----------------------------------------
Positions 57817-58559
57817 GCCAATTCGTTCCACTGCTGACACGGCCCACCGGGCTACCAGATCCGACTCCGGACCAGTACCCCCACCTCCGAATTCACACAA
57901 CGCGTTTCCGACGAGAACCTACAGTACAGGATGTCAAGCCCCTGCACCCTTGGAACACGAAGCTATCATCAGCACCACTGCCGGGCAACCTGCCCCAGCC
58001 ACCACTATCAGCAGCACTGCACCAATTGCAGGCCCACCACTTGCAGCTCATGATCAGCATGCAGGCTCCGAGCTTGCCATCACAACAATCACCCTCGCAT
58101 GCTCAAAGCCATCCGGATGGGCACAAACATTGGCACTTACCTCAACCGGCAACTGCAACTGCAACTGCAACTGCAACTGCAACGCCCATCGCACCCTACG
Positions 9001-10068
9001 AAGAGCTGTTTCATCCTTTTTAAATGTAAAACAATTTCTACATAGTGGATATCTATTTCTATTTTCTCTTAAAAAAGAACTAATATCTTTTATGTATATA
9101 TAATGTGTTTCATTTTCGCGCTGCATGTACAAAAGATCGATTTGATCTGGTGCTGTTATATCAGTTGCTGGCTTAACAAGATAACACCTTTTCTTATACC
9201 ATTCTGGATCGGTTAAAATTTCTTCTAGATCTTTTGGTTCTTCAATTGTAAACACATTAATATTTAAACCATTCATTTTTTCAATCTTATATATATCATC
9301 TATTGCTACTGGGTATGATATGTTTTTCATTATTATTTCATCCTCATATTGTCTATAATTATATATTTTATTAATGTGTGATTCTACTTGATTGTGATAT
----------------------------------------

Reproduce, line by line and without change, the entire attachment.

Positions 57817-58559
57817 GCCAATTCGTTCCACTGCTGACACGGCCCACCGGGCTACCAGATCCGACTCCGGACCAGTACCCCCACCTCCGAATTCACACAA
57901 CGCGTTTCCGACGAGAACCTACAGTACAGGATGTCAAGCCCCTGCACCCTTGGAACACGAAGCTATCATCAGCACCACTGCCGGGCAACCTGCCCCAGCC
58001 ACCACTATCAGCAGCACTGCACCAATTGCAGGCCCACCACTTGCAGCTCATGATCAGCATGCAGGCTCCGAGCTTGCCATCACAACAATCACCCTCGCAT
58101 GCTCAAAGCCATCCGGATGGGCACAAACATTGGCACTTACCTCAACCGGCAACTGCAACTGCAACTGCAACTGCAACTGCAACGCCCATCGCACCCTACG
Positions 9001-10068
9001 AAGAGCTGTTTCATCCTTTTTAAATGTAAAACAATTTCTACATAGTGGATATCTATTTCTATTTTCTCTTAAAAAAGAACTAATATCTTTTATGTATATA
9101 TAATGTGTTTCATTTTCGCGCTGCATGTACAAAAGATCGATTTGATCTGGTGCTGTTATATCAGTTGCTGGCTTAACAAGATAACACCTTTTCTTATACC
9201 ATTCTGGATCGGTTAAAATTTCTTCTAGATCTTTTGGTTCTTCAATTGTAAACACATTAATATTTAAACCATTCATTTTTTCAATCTTATATATATCATC
9301 TATTGCTACTGGGTATGATATGTTTTTCATTATTATTTCATCCTCATATTGTCTATAATTATATATTTTATTAATGTGTGATTCTACTTGATTGTGATAT